DIY ingenuity: Hydro Power MkII – Part I
You may recall a year ago a blog about Hydro Power, in which Markus Pauritsch used a MPPT solar charge controller loaded and driven by a Pelton wheel water turbine to charge his off-grid cabin battery system in the Austrian Alps.
This year (the last day of 2018 as I write this) things have moved on from one man’s DIY system. The installation has now grown by necessity. Whilst the original install had worked well, that all came to a halt when a summer storm turned the hydro supply stream into a torrent.
Some hundreds of tons of terrain slid down the hill, wiping out the Pelton wheel, the hydro feed barrel and most of the firehose feed. A further mudslide hit the wood shed, a tree fell a few metres from the cabin roof and Markus got a black eye!
Time for a rethink.
Project planning & build
Whilst pondering the rebuild, Markus talked it over with his friend Werner – who for some years had wanted to build an off-grid recreational home on the land he owns adjacent to Markus, but lack of time on Werner’s part had prevented such a build. Pooling resources was the logical conclusion and a joint project was born.
As before solar was to be part of the project for the cabin and Werner’s new off-grid static mobile home, yet the topography of the location warranted hydro power to provide the lion’s share of power.
The distance between Markus and Werner’s location is 400m, with a height difference of plus 100m to Werner’s.
Werner has a small fishpond to feed the pressure hose, which also acts perfectly as a surge tank. The actual measured head between the fishpond and proposed generator house is 90m. Water supply to the fishpond is constant at around 12 to 15 liters per second, depending on rainfall and season.
Water turbine generator
As shown in the headline image of this blog 2 x Pelton Wheels were chosen for hydro generation, purchased from eBay.
The datasheets below show Nozzle Diameter, Head, Water Flow, Open Circuit Voltage and Power. The smaller one has one nozzle, the larger one has two.
The feed pipe chosen was 90mm OD and 70mm ID, being vacuum stable and frost resistant. Around 500m of pipe was required. The weight of the drum exceeded 1.5 tons, so movement to location was difficult once off the transport delivery vehicle. Werner’s doggedness won the day.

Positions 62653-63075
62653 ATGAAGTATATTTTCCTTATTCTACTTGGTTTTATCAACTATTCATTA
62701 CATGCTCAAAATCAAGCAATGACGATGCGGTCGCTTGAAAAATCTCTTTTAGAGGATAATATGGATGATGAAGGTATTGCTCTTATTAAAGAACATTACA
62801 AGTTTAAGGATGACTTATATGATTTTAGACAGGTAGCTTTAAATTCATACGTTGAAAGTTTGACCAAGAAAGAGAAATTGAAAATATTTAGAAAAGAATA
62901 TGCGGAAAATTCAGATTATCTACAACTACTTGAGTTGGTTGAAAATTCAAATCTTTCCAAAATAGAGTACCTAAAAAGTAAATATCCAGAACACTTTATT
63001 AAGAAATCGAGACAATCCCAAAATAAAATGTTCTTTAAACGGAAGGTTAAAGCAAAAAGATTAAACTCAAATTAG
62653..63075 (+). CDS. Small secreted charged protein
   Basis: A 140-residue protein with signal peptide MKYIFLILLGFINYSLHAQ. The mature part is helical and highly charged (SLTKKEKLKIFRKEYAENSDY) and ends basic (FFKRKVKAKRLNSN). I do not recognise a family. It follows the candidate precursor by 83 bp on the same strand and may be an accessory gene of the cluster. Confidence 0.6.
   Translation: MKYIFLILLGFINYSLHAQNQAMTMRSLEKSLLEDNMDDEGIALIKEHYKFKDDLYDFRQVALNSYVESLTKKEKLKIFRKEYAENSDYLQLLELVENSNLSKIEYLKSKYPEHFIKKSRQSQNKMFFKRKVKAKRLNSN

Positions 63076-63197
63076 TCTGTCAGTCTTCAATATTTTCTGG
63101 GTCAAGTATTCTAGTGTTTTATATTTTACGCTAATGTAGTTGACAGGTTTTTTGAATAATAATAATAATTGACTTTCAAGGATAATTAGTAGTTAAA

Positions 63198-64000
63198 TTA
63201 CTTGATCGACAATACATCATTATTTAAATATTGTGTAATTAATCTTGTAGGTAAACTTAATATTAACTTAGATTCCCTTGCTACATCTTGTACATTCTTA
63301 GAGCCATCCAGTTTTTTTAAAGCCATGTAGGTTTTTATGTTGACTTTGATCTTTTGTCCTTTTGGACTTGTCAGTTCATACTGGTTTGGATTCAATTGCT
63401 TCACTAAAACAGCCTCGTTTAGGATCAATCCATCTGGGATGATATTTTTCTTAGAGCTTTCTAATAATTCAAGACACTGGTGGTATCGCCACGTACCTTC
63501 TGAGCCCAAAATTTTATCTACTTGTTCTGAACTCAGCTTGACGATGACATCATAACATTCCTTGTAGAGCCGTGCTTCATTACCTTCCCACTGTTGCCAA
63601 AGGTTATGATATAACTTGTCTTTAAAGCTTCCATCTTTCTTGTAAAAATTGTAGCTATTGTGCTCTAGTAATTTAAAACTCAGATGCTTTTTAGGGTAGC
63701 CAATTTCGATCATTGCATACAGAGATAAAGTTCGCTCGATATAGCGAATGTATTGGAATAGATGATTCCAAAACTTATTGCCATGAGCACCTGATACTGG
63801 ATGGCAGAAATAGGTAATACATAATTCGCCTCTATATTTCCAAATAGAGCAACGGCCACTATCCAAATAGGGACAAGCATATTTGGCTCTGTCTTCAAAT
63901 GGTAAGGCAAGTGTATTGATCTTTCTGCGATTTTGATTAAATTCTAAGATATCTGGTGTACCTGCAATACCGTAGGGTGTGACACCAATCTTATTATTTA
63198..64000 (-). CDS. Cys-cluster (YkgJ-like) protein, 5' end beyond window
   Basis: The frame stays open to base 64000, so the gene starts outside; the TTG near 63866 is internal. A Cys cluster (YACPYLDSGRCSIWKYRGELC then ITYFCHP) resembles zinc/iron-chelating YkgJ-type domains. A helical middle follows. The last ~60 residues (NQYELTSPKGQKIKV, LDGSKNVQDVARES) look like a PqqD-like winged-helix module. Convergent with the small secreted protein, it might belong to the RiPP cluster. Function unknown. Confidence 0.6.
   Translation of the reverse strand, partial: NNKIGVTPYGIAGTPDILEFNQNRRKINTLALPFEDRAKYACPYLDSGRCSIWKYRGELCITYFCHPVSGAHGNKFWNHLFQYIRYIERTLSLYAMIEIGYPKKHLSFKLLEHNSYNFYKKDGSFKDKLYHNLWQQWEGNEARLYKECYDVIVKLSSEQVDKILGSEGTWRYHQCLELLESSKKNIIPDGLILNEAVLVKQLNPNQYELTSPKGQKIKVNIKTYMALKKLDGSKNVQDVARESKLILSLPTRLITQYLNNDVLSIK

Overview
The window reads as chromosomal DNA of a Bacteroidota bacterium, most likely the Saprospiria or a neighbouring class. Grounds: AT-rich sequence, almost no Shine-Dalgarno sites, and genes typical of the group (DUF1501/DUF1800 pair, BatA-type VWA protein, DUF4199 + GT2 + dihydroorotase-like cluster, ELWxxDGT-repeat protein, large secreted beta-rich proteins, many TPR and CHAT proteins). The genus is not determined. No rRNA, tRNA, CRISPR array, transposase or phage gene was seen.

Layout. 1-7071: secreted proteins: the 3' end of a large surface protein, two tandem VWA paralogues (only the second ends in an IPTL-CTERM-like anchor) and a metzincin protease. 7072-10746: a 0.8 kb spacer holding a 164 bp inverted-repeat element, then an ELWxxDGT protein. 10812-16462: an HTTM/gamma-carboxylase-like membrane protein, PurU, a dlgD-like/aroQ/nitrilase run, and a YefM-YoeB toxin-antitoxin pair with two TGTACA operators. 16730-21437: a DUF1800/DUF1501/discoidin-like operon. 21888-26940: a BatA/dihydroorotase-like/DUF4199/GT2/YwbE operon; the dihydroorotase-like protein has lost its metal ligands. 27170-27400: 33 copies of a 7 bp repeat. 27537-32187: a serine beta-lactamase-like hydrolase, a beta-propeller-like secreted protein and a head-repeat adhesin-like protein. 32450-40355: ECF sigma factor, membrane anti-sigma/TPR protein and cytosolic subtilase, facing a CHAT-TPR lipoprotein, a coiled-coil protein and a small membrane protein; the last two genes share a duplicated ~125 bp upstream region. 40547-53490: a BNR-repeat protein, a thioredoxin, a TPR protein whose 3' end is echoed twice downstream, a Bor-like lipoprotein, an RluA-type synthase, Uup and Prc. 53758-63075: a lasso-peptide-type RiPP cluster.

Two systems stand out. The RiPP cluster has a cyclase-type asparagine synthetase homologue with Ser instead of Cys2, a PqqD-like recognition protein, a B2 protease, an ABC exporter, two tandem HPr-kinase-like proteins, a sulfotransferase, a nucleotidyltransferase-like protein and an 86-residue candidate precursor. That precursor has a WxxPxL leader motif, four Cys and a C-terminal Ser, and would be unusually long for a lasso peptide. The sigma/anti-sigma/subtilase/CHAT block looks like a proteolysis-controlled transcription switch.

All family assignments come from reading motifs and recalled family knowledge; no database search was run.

The pipe installation process was hard going and made worse by the storm damage, making the terrain particularly difficult under foot. A chainsaw winch was used to ease installation, winching from tree to tree down the hill.
402m of 3 core 6mm2 copper earth type cable was chosen, buried with the help of an excavator.
The woodshed became the generator house, being close to the stream and with an easily built outlet for the Pelton wheel water, but first the stored wood had to be moved before construction could begin.
Werner – 48V system:
- SmartSolar MPPT 250/60 charger for Hydro Power
- MultiPlus 48/5000
- 4 x 90Ah Victron AGM batteries wired for 48V
- SmartSolar MPPT 100/20
- 400Wp Victron Polycrystalline Solar Panels
Markus – 12V system:
- BlueSolar MPPT 150/35 for Hydro Power
- MultiPlus 12/3000
- 12V AGM batteries
- Battery Protect 65A
- BlueSolar MPPT 100/50
- 600Wp Victron Monocrystalline Solar Panels
Both installations are monitored with a Raspberry Pi with local touchscreen, running Victron’s Venus OS and connected to the Victron VRM Portal via a 4G connection. If you want to know how to do this, see this blog.
With the construction finished it was now time to test the system – but did this MkII system perform as hoped, using MPPTs as Hydro Power charge controllers? For the answer to that you’ll need to read Part II.
Markus Pauritsch for the information and images used in this blog.
Markus would like to thank his Victron Energy dealer Polz Solar and in particular Peter Polz himself, who Markus tells me has given outstanding support – even when using MPPT solar charge controllers as Hydro Power charge controllers!